Training as
a welder can open up opportunities to work in a diverse range of sectors from
construction and manufacturing to aerospace and petrochemical industries.

But despite
there being a demand for welding skills, women are still underrepresented in the
profession.

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Skills gap

There is
currently a shortage of welders in Britain and the Migratory Advisory Committee
states that 13% of welders in Britain come from the European Economic Area.

This is likely to impact the country’s ambitions to build more infrastructure such as more roads and railways in the coming years. Construction of the new Hinkley Point power station, for example, will need at least 500 welders, according to EDF’s workforce development director Guy Hazlehurst.

This
shortage arguably makes attracting more women into the profession even more
important because it can help widen the pool of people to recruit to fill this
skills gap.

Attracting more women to become
welders

But there
have been improvements made to recruiting women to STEM roles in recent years.
It is expected that by 2030 30% of core STEM roles will be filled by women.

WISE (Women
in Science and Engineering) has put together a 10 step initiative to help recruit and retain women in
STEM roles. They recommend taking steps such as making jobs more attractive by
offering flexible working and sponsoring female talent to the same extent as
male talent.

Educational outreach programs can also help attract women to welding. As part of The Welding Institute’s education outreach work, they have put together a series of learning activities and programs that start at primary school and go all the way to postgraduate level. These include work experience placements, science fairs, and hands-on workshops.

Efforts are
also being made to change society’s preconceived ideas of what job roles are
suitable for women. In the US, the hashtag #Ilooklikeanengineer is being used
to change gender stereotypes, for example.

Existing female welders can also play an important part when attracting more young girls to the profession. They can serve as role models to young girls who are considering what job they want to do in the future.

A female welding apprentice shares
her experience

Megan Clough, who is doing a welding apprenticeship at Riverside College in Widnes, shared her experience with us.

Megan said: “Although
I have been accepted, at first I didn’t know what to expect. I needed to
understand and accept the men’s personal views about me coming into their
workplace. I am the first female to work on their shop floor in over 30 years!

“I felt
great pressure to show it was worthwhile giving me the apprenticeship.”

The
apprenticeship has given Megan the chance to learn lots of welding skills,
including following instructions from drawings and calculating dimensions.

She has also learned to operate several types of machinery including guillotine, drills, and saws and she has grown confident in her abilities. But it hasn’t been plain sailing.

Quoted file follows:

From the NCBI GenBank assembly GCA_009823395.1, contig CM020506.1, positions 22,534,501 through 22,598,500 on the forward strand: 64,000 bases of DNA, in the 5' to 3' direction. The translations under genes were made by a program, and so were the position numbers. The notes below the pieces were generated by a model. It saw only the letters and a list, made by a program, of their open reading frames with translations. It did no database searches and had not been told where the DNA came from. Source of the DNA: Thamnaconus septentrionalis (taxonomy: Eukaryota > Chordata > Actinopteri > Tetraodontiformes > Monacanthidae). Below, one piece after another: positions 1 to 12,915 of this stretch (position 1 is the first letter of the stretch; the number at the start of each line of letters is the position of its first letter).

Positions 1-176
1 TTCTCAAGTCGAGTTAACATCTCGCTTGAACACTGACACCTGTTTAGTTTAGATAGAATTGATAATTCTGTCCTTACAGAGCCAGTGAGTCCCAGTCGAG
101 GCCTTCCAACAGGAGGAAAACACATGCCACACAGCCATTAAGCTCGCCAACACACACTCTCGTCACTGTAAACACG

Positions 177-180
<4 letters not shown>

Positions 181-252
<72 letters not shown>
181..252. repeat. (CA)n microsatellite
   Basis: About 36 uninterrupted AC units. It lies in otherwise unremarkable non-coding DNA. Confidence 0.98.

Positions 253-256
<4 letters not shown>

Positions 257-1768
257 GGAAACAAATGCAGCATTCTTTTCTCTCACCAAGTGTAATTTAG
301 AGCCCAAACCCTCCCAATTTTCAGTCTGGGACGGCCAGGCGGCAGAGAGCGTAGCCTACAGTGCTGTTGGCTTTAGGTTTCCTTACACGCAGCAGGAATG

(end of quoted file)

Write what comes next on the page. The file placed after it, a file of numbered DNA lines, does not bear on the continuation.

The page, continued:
“The trust was hard, to begin with, I was constantly unable to do certain things.

“Now, I can
be asked to do something I’ve never done before and be trusted to get on with
it independently. I get a huge amount of satisfaction when I see the end result
of a product I have personally hand made with no assistance.”

She now also
feels like one of the team: “I’ve thoroughly enjoyed building relationships
with the older generation of welders and challenging stereotypes about women
working in welding.”

And she
advocates doing an apprenticeship if you want a career in welding.

“I would
definitely advise younger people to look into doing an apprenticeship because
it’s an effective way of earning while you learn. You get real, hands-on
experience while gaining impressive qualifications and not having the hassle of
being in debt!

“Many people
are unaware that apprenticeships can lead to degrees and other types of further
education. Our generation is in high demand in the trades because they are
essential to our world in a wide variety of ways.”

She is also
optimistic about the future for women in welding: “There is so much support for
girls who are involved in this industry.

“There’s a big push for equality and diversity in the workplace, so it’s important for girls to realize they can live in a man’s world and do the exact same things men can do and even do them better!”

Start your welding training

Training to
become a welder typically involves doing an apprenticeship, although there are
other routes into the profession, including completing a full-time training
course.

“Riverside College is a forward-thinking and progressive further education provider, we value our female engineers and actively seek to support and build confidence both inside and outside of college. We have seen a rise in the number of female applications to the college for both our full time and apprenticeship provision, this is in part due to our current female engineers, such as Megan acting as student representatives; happy to encourage others considering the engineering industry.”

Andy James, Head Of School for Engineering & Motor Vehicle at Riverside College

About the author: Claire Spillane, is Finance Director at Westermans International.

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